“So, we were at his restaurant, and everybody was making a big deal. But he was like, ‘Hold up, I gotta go take the garbage out.’ And that’s how it is; you still have to do the job,” Tyson says. "It’s really easy to stay grounded when you have bills to pay.”

Tyson says there’s no time to pat yourself on the back when you’ve got to be on the line flipping burgers, cooking steaks, and making soup.

“I just try to do the best I can all the time, which is all I can do,” she says. “When you start getting your head caught up in stuff, you stop doing your job.”

Sweet Potatoes fare

IF YOU GO: Sweet Potatoes

  • Where: 607 Trade St NW, Winston-Salem
  • Contact: (336) 727-4844, sweetpotatoes.ws
  • Good to know: Sweet Potatoes doesn’t take reservations, but if you must wait for a table, work up an appetite with a stroll along Trade Street and take in its art galleries and locally-owned shops. Then you won’t feel so guilty about ordering that mouth-watering basket of fried green tomatoes and okra.
  • WHAT TO ORDER: Naturally, anything on the menu with sweet potatoes is a winner, including the sweet-potato biscuits and sweet potato pie. Tyson says other must-tries include the Fried Green Tomato & Okra Basket (appetizer), Mambo Chicken Sandwich, and the Spaghetti with a Draw (pasta in a Creole sauce with smoked sausage, country ham, and chicken tenders).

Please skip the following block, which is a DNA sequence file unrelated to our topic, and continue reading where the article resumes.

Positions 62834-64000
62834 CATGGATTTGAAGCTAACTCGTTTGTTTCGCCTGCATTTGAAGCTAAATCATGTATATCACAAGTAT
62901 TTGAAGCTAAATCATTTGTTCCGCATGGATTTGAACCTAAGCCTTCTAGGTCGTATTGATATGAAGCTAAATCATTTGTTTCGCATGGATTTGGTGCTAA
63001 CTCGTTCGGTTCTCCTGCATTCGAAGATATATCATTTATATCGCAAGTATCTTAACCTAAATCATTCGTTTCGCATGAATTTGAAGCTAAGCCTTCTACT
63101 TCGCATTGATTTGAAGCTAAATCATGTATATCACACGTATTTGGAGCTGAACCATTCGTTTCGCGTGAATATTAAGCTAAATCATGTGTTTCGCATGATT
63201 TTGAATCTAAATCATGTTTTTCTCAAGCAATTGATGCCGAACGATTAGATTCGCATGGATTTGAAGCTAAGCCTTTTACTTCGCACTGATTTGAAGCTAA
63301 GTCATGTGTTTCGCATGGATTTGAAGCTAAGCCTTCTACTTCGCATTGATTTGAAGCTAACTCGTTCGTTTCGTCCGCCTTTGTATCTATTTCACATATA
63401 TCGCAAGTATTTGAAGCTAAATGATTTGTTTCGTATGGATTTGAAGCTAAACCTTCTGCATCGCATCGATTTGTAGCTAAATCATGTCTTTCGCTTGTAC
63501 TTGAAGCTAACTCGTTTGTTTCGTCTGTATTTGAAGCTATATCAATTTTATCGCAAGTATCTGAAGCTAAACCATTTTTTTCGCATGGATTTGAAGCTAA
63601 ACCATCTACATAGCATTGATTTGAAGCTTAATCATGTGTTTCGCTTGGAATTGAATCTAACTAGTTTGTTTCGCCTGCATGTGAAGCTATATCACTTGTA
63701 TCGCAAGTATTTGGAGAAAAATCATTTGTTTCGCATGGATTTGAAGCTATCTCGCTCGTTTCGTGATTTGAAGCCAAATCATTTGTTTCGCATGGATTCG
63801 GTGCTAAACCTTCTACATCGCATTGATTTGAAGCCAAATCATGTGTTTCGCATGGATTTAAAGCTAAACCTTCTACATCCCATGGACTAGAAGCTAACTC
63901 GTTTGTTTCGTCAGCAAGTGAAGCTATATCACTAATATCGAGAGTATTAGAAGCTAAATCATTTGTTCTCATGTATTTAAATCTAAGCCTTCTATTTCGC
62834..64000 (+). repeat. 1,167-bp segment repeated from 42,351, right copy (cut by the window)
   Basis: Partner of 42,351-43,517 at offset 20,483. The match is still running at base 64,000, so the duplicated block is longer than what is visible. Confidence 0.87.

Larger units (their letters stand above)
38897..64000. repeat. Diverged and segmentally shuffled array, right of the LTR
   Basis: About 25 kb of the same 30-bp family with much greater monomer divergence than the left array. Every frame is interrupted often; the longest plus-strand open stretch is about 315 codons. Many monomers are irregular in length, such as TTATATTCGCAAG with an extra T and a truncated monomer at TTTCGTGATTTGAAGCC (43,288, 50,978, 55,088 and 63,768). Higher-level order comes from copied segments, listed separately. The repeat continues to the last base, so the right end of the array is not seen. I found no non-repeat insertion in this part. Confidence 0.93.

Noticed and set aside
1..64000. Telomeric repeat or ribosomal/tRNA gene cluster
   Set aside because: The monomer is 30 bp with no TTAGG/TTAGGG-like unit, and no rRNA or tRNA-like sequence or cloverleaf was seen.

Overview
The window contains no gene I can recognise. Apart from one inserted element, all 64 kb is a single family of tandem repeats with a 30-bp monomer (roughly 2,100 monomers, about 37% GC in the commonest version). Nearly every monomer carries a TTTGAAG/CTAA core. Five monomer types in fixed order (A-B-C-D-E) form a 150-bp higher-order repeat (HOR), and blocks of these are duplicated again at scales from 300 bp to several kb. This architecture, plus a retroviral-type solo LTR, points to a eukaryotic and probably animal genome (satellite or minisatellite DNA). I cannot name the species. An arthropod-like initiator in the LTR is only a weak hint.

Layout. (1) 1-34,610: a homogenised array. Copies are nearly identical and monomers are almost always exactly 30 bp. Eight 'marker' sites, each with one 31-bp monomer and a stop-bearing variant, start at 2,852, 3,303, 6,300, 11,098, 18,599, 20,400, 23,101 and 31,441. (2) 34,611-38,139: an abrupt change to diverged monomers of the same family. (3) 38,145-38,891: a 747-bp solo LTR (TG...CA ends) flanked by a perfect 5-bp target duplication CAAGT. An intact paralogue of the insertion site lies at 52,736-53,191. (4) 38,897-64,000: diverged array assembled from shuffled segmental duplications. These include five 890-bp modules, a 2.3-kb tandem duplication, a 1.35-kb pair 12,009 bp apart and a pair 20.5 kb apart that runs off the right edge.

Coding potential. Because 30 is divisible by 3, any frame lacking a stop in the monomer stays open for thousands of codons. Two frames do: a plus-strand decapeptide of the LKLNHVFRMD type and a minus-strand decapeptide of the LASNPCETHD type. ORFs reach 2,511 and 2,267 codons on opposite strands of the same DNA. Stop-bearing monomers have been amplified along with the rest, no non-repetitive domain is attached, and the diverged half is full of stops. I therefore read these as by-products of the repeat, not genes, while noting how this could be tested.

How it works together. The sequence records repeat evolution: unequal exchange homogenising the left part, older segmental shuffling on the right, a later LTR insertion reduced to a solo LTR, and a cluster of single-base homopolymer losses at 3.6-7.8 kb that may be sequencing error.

Heff’s Burger Club

  • Chef: Justin Webster
  • Nomination: Best New Restaurant 2023 (nationwide)

Chef Justin Webster

Heff’s Burger Club’s smash burgers have become a smash hit. If you’re unfamiliar with the concept, it’s a 4 oz. patty smashed thin so that it cooks quickly to yield a crispy, crunchy burger. Justin Webster, executive chef and owner of Heff’s describes it as big, wide, and yummy. “We think they are the superior burgers,” he says.

Webster, 30, came across them while working on a burger truck in Brooklyn. He was reminded of the old-school burgers of his youth, and that’s when an idea started to form.

“My idea was to elevate the fast-food burgers from my youth. So what if a Whopper was elevated? Or what if a Baconator was elevated? What if we used really good ingredients and made these fast food burgers really good?” he mused.

Fast forward to him working as the head chef at Krankies, a popular coffee shop-turned-restaurant in downtown Winston-Salem. He was asked to create a last-minute burger pop-up menu for an event at Krankies. He called the pop-up Heff’s Smash Burgers (named after his wife, Heather, whose nickname is “Heff”). They sold out — about 100 burgers — within an hour. They did another Heff’s burger pop-up. Another smash success, so to speak.